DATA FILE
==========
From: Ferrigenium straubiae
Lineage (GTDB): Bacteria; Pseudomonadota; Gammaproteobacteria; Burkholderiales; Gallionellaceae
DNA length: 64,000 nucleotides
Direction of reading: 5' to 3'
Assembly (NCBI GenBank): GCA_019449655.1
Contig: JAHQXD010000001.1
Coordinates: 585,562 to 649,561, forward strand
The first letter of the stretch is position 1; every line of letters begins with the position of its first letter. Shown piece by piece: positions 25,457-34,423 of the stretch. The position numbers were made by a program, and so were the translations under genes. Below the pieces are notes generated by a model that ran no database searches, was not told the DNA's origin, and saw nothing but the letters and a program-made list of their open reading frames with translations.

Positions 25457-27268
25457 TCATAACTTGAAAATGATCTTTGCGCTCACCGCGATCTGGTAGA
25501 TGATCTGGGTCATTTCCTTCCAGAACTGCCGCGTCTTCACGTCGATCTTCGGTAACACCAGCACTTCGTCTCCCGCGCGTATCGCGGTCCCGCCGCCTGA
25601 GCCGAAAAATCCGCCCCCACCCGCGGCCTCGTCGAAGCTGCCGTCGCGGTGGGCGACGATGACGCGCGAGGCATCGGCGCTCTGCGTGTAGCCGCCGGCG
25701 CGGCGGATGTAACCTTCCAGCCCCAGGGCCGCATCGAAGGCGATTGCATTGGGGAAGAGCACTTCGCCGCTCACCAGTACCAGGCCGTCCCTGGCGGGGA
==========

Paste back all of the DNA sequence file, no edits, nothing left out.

From: Ferrigenium straubiae
Lineage (GTDB): Bacteria; Pseudomonadota; Gammaproteobacteria; Burkholderiales; Gallionellaceae
DNA length: 64,000 nucleotides
Direction of reading: 5' to 3'
Assembly (NCBI GenBank): GCA_019449655.1
Contig: JAHQXD010000001.1
Coordinates: 585,562 to 649,561, forward strand
The first letter of the stretch is position 1; every line of letters begins with the position of its first letter. Shown piece by piece: positions 25,457-34,423 of the stretch. The position numbers were made by a program, and so were the translations under genes. Below the pieces are notes generated by a model that ran no database searches, was not told the DNA's origin, and saw nothing but the letters and a program-made list of their open reading frames with translations.

Positions 25457-27268
25457 TCATAACTTGAAAATGATCTTTGCGCTCACCGCGATCTGGTAGA
25501 TGATCTGGGTCATTTCCTTCCAGAACTGCCGCGTCTTCACGTCGATCTTCGGTAACACCAGCACTTCGTCTCCCGCGCGTATCGCGGTCCCGCCGCCTGA
25601 GCCGAAAAATCCGCCCCCACCCGCGGCCTCGTCGAAGCTGCCGTCGCGGTGGGCGACGATGACGCGCGAGGCATCGGCGCTCTGCGTGTAGCCGCCGGCG
25701 CGGCGGATGTAACCTTCCAGCCCCAGGGCCGCATCGAAGGCGATTGCATTGGGGAAGAGCACTTCGCCGCTCACCAGTACCAGGCCGTCCCTGGCGGGGA